After more discussion on needs for updated classrooms and a stadium facility, the Tipp City schools board of education voted Monday, Oct. 26, to take the first step for placing two bond issues on the March ballot.

The board voted 4-1 to ask the Miami County auditor to certify the millage for a bond issue to build a proposed prekindergarten through third grade building and voted 3-2 to request millage for an athletic stadium.

The board will be asked to vote in the future on placing the bond issues on the March ballot. The deadline for filing issues for the March ballot – an early vote because 2016 is a presidential election year – is in December.

A motion also was made Monday to combine the two issues into one ballot question. That motion, made by board member Frank Maus, failed for the lack of a second.

Board member Scott Dixon voted “no” on the motion involving the prekindergarten through grade three building. Maus, Carla Frame, Tom Merritt and Kate Johnsen voted “yes.”

Maus, Merritt and Dixon voted for the request involving the stadium, while Johnsen and Frame voted against it.

During a more than two-hour meeting, the board again discussed the need for both updated classroom buildings and an improved stadium. The board debated for some time whether a private fund raising effort should be made for a stadium and whether to first address classrooms and then a stadium project once classroom funding was secured.

Maus said private funding for a stadium “would be great but I don’t see a whole lot happening there … Unfortunately, we don’t have any activity there at all.”

Frame disagreed saying, “I don’t think you can write off private funding yet.”

Dixon, however, said private funding efforts haven’t worked for 20 years. He pointed to the bid to raise money for a track that eventually was paid for by the district.

Merritt said stadium funding has come up repeatedly during his eight years on the board but always is put aside when it comes time to vote on what will be placed on the ballot.

“If they don’t want it, they won’t vote for it,” he said of a stadium funding request.

Johnsen said the board needs to prioritize the district’s funding, with academics taking first priority. After working on levies for a number of years, she said it would be difficult to run two campaigns.

Frame in addition pointed to two surveys done by the district in which teachers and buildings received priority before athletic facilities. She also said that modern facilities are needed to attract students/parents as other options for schooling grow.

Superintendent Gretta Kumpf again told the board she sees the need for an updated stadium but considers a classroom project for staff and students as the top priority. She said if the decision would be made to go for funding two capital projects at the same election, it would be “extremely difficult” to run two campaigns.

During the citizen comment time at the start of the meeting, district resident Jackie Wahl said she is not against the stadium, but is concerned about getting a bond issue for construction of a new building passed first.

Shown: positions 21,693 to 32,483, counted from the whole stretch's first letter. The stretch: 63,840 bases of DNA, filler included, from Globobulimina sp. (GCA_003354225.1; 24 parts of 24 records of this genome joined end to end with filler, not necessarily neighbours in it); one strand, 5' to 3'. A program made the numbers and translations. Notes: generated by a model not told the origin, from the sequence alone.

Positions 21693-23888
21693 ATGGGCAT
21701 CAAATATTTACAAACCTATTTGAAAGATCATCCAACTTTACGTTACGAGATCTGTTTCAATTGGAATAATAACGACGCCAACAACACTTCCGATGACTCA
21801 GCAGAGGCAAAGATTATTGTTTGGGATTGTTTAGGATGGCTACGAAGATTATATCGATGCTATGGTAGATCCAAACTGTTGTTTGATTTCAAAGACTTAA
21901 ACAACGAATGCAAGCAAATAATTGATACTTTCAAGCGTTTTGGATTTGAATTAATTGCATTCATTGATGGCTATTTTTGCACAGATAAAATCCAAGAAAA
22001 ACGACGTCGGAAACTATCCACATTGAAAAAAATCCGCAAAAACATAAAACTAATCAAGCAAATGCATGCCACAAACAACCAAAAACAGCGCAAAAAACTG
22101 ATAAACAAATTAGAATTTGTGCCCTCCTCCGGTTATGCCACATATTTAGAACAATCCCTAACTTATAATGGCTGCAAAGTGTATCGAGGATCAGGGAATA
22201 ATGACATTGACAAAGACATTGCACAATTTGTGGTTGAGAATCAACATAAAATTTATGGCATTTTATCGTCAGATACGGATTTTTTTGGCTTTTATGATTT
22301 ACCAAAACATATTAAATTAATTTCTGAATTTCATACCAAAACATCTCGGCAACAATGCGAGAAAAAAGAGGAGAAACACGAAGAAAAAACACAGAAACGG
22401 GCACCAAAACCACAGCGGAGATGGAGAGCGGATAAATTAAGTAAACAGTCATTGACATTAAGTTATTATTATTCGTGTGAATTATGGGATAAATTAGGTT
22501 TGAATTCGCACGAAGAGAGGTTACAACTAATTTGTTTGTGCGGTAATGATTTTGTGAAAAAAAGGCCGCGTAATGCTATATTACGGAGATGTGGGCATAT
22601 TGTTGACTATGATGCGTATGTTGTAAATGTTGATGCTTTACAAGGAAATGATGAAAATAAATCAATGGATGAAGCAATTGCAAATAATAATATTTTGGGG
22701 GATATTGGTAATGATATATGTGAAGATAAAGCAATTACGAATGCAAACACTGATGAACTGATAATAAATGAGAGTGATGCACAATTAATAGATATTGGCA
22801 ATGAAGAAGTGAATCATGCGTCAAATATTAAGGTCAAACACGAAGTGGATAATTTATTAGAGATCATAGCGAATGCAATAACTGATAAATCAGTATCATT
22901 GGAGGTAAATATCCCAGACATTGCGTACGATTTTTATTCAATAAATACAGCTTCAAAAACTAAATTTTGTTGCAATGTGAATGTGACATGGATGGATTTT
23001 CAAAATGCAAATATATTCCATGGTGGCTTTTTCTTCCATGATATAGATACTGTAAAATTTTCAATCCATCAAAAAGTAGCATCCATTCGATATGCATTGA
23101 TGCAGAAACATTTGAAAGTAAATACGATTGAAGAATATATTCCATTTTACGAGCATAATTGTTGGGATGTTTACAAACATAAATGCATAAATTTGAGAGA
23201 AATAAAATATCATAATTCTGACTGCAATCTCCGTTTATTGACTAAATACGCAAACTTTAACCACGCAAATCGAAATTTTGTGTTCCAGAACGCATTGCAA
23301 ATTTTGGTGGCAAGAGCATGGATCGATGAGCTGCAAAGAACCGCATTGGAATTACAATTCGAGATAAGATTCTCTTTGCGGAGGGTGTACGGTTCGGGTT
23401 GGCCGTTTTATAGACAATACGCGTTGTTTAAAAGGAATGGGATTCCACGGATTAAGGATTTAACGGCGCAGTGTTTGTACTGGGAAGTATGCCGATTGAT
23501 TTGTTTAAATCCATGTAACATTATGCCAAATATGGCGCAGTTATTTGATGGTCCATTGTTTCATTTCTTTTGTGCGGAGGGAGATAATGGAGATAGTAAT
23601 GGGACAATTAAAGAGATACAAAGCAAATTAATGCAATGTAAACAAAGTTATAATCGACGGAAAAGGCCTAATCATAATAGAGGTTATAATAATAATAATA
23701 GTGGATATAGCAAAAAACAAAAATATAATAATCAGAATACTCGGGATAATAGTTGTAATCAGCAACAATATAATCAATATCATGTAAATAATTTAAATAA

Wahl said she wanted to make sure the new board members elected next week and taking office in January know that whatever the current board decided Monday night and in coming weeks on construction projects “isn’t necessarily set in concrete.” She urged the new board members – three will be elected – to talk to the board attorney and find out what would need to be done to rescind a board action.

“There are questioned to be asked, and they need to be asked,” Wahl said. “It is possible to undue a mistake that they may make tonight and next month, too. I just want to put that out there.”

Johnsen, Merritt and Dixon are not seeking re-election to the board.


District negotiations slowed to a crawl

Representatives of the new Tipp City Education Association (TCEA) said Monday, Oct. 26, negotiations with the district on a contract have “slowed to a crawl.”

Numerous association members attended the Board of Education’s October meeting, but did not discuss their concerns about the negotiations during the meeting. A written press release was distributed by TCEA at the meeting.

The TCEA was formed in the spring, the first teachers union for the district in some 40 years.

The formation followed the loss in 2014 of several district teachers and several months of meetings between teachers and board/administrators on improving compensation.

District voters in May approved a 4.95-mill levy, whose proceeds district officials said would be used, in part, to enhance employee compensation.

Negotiations on a contract began July 1 and have continued but the TCEA said agreement has not been reached on several “important” contract issues.

The teachers attended the Monday meeting, the release said, to among other goals remind the board of its pledge to use proceeds from the May levy for staff compensation, and to request the board settle the contact “by following their own board policies and the required legal statues of the state of Ohio.”

Superintendent Gretta Kumpf told board members in an update Oct. 16 that negotiations continued, adding, “The process has slowed down, but both parties remain committed to the process.”